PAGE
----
University of Twente Student Theses


Estimation of lower limb joint kinematics using electromyography and machine learning

Herijgers, Joost (2020) Estimation of lower limb joint kinematics using electromyography and machine learning.

[img] PDF
Abstract:This study compared different algorithms that estimate lower limb joint kinematics from electromyography (EMG) in different activities. The ultimate goal is to give transfemoral amputees intuitive control over a powered prosthesis in a non-weight-bearing situation. Objectives of this study included an analysis of the machine learning approach in (non-) weight-bearing tasks and determining performance of the approach when applied to transfemoral amputees. Additionally, the influence of inclusion of (historic) information from inertial measurement units (IMUs) was studied. Three datasets were analysed to complete the different research objectives. The analysed activities included non-weight-bearing tasks, sit-to-stand transitions, level ground walking (for able-bodied subjects and transfemoral amputees), stair ascent and stair descent. Eight different algorithms were tested on their ability to estimate lower limb joint angles. An optimal set of hyperparameters for each algorithm was found using a Bayesian optimisation routine, on an activity-generic level. Performance of the different algorithms was analysed using a 5-fold cross-validation routine on a subject-specific level. A convolutional neural network gave the best performance in terms of R2 and RMSE using only EMG data in most tested activities. Including historic information from IMUs significantly increased performance (p < 0.05) for most of the studied activities. Exclusively using the same historic data from IMUs resulted in a significant decrease in performance for several of the studied activities. The developed approach showed to be feasible to apply to transfemoral amputees, as comparable performance is seen for amputees and able-bodied subjects in level ground walking. Results for non-weight-bearing tasks in able-bodied subjects were promising (R2 of 0.956 ± 0.013 for the knee angle). Therefore, further research could focus on studying the applicability of non-weight-bearing tasks in transfemoral amputees. Additional future research could focus on using different methods to extract features from both the EMG and IMU signals to increase performance of the algorithms.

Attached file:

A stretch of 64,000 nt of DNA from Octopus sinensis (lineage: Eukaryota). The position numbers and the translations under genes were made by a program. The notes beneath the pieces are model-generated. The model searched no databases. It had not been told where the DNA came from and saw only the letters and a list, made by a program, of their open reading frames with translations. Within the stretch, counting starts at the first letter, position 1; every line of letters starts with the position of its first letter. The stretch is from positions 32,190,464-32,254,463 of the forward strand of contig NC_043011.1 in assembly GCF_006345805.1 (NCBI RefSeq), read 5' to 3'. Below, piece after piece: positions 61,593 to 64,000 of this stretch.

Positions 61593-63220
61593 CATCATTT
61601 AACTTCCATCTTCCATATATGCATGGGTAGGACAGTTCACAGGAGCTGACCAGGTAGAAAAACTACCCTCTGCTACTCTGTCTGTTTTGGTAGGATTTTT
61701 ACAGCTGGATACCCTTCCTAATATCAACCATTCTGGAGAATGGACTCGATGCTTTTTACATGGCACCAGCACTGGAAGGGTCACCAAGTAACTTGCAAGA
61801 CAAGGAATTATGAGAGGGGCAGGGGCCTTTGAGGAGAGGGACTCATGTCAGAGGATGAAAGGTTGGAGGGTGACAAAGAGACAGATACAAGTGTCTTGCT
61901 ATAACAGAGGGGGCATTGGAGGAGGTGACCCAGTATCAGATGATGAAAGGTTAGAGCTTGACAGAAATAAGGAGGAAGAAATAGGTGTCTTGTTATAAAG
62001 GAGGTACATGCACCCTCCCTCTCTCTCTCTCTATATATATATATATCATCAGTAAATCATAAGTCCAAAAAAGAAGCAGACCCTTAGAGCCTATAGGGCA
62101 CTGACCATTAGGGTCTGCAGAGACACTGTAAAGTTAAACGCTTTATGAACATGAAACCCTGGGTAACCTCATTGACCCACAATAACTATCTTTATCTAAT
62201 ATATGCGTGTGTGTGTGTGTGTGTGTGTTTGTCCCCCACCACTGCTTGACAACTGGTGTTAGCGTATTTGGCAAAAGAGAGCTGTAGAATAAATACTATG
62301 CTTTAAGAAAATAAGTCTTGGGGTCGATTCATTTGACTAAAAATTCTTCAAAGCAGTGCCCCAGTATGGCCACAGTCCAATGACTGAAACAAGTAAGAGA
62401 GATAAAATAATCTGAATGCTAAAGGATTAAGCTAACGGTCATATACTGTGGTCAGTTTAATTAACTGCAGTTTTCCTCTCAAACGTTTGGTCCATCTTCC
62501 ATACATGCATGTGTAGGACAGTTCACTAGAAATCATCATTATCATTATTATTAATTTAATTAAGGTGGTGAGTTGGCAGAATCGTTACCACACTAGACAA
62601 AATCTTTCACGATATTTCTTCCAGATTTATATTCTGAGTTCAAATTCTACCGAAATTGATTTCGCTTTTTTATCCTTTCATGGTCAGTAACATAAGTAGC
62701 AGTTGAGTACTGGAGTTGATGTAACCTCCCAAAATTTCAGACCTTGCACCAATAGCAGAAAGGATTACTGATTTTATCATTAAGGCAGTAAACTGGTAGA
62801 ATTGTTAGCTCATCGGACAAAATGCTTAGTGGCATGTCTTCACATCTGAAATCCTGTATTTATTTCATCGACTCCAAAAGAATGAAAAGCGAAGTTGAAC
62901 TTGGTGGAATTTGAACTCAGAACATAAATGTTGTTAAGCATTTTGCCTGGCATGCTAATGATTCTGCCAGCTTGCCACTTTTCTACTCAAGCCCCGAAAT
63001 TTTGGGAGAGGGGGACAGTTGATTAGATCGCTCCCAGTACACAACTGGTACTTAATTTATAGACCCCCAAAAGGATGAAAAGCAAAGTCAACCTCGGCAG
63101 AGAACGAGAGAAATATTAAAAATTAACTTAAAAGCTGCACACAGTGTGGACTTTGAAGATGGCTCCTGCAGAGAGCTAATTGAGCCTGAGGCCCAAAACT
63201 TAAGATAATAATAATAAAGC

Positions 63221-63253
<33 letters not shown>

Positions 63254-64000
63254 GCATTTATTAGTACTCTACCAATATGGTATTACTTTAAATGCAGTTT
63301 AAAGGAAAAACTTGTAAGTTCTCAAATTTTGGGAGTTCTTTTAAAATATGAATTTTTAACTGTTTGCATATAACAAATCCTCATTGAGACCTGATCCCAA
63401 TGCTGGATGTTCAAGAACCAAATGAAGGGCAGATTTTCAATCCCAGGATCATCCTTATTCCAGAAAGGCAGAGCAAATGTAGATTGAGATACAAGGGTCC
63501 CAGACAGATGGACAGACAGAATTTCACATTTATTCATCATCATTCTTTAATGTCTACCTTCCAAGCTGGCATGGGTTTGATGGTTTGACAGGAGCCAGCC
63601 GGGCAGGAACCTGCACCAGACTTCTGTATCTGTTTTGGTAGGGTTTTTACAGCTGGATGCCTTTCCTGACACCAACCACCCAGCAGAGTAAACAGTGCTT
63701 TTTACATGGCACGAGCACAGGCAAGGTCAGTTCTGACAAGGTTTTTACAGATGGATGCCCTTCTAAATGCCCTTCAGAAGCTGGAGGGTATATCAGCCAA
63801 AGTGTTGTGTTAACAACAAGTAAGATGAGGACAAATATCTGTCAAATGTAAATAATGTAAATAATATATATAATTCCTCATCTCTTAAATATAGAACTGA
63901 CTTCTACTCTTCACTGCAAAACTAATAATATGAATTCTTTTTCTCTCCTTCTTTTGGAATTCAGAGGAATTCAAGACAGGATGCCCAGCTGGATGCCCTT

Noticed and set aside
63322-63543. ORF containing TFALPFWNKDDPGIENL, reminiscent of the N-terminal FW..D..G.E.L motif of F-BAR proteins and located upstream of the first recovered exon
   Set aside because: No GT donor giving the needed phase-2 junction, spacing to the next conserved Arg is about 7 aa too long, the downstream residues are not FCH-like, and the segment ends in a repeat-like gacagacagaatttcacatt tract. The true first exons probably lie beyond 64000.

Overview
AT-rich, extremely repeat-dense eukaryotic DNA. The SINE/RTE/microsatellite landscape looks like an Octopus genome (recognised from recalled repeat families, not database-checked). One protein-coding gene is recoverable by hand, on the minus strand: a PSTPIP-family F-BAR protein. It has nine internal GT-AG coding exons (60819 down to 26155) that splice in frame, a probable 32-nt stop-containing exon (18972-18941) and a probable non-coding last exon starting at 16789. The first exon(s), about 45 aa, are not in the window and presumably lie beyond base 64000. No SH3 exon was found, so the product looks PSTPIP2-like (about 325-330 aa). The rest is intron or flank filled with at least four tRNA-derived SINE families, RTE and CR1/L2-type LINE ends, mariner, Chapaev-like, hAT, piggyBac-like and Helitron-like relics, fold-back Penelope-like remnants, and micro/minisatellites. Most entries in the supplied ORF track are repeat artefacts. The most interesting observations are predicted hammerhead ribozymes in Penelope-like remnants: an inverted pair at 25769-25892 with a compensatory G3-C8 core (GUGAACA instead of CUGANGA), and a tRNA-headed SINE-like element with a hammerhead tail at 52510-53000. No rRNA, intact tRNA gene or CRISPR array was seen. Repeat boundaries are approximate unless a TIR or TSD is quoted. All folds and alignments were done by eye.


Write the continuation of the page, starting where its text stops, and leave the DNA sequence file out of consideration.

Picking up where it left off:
Item Type:Essay (Master)
Faculty:TNW: Science and Technology
Programme:Biomedical Engineering MSc (66226)
Link to this item:
Export this item as:BibTeX
HTML Citation
Reference Manager


Repository Staff Only: item control page